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Council balks at putting road tax on November ballot
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Turlock's streets are in poor condition, but a new, dedicated tax to improve those roads likely won't come until 2014 at the earliest, city council members said Tuesday night.
"I think in our general economic climate and the prevailing distrust of government, we're going to be hard-pressed to put something on a ballot that people are going to respond to favorably," said Councilmember Bill DeHart.
The possibility of a new street-specific tax first arose at an April 10 special meeting of council, where council members learned they must spend $10 million annually just to maintain streets at current rates; today, Turlock spends only $1.7 million.
Turlock lacks the revenues to spend more on roads at this time, leading the city to consider implementing a new tax. Such a tax would require the approval of two-thirds of Turlock voters, likely on the November 2012 or November 2014 ballot.
But first, advisors suggested council conduct a survey to see if Turlockers would support a roads tax. That survey could cost between $10,000 and $20,000, city staff said - an amount Councilmember Amy Bublak considered a waste, given the lack of time to conduct a marketing campaign before November 2012 and the general economic climate.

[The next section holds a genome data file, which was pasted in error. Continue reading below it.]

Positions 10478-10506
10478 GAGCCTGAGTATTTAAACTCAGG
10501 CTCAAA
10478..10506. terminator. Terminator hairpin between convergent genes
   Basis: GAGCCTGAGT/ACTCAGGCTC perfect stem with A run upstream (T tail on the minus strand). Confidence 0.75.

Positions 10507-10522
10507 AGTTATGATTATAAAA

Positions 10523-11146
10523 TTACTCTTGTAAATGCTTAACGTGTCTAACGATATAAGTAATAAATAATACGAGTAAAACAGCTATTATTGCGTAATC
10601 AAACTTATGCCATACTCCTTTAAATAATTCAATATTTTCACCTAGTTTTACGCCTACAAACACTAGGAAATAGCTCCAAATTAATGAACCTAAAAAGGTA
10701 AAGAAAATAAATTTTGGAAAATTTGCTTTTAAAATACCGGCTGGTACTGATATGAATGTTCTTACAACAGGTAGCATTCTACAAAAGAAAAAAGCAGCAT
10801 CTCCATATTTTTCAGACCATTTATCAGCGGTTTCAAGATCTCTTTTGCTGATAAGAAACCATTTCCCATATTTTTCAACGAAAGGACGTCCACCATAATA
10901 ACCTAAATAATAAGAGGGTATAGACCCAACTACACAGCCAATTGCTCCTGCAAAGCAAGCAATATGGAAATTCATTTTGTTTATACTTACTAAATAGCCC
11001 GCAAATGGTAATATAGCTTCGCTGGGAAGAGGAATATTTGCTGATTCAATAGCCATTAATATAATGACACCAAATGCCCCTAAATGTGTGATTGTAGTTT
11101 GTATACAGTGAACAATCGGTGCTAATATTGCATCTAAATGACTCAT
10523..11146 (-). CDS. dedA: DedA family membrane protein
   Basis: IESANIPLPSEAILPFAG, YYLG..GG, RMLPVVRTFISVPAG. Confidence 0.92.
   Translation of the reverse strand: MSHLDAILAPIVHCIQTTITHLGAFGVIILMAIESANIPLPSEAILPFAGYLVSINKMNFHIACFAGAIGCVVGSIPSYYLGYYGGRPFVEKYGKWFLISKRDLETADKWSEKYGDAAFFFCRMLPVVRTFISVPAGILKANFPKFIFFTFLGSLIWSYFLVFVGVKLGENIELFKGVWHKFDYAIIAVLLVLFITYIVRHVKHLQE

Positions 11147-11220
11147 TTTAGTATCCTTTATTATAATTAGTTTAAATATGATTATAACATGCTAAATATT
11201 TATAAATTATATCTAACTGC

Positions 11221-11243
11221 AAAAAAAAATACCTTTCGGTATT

"I'm opposed to it," Bublak said. "I'm opposed to spending a dollar on a survey we can't really react to at this time."
Mayor John Lazar was the sole member of council to endorse putting a roads tax on the ballot. Lazar said it would fulfill a campaign promise, and let Turlockers choose to improve their own quality of life.
"It's something I'm willing to expend political capitol for," Lazar said. "I'm willing to put it on the ballot and let the citizens decide"
Staff expects to return to council at the May 22 meeting with more details regarding the true costs of a survey, and the potential of partnering with California State University, Stanislaus to conduct a survey at a lower cost. Council will also consider dedicating some of its reserve funding to road repairs, as a show of dedication to improving roads, or pursuing a countywide road tax.
Turlock council members did take one step toward a potential road tax on Tuesday by unanimously endorsing a pending California Constitutional amendment, which would lower the voter threshold from 66 percent to 55 percent to approve new road taxes.


On Tuesday, the Turlock City Council also:
• Issued proclamations in honor of the Light of Christ Lutheran Church's 100th anniversary, and the 140th anniversary of Arbor Day.
• Heard a presentation on a planned charity basketball game, where Meadowlark Lemon and the Harlem All-Stars were to face off against members of the Turlock City Council and other local notables.
Though Lemon attended the council meeting to promote the event, the game has since been postponed indefinitely.
• Began the process to repeal a section of Turlock Municipal Code which bars persons from attempting to solicit employment, business, or contributions from occupants of a vehicle. In September 2011, a federal appeals court ruled that such measures are unconstitutional, as they restrict freedom of speech.
The ordinance change will return for a final reading on May 8.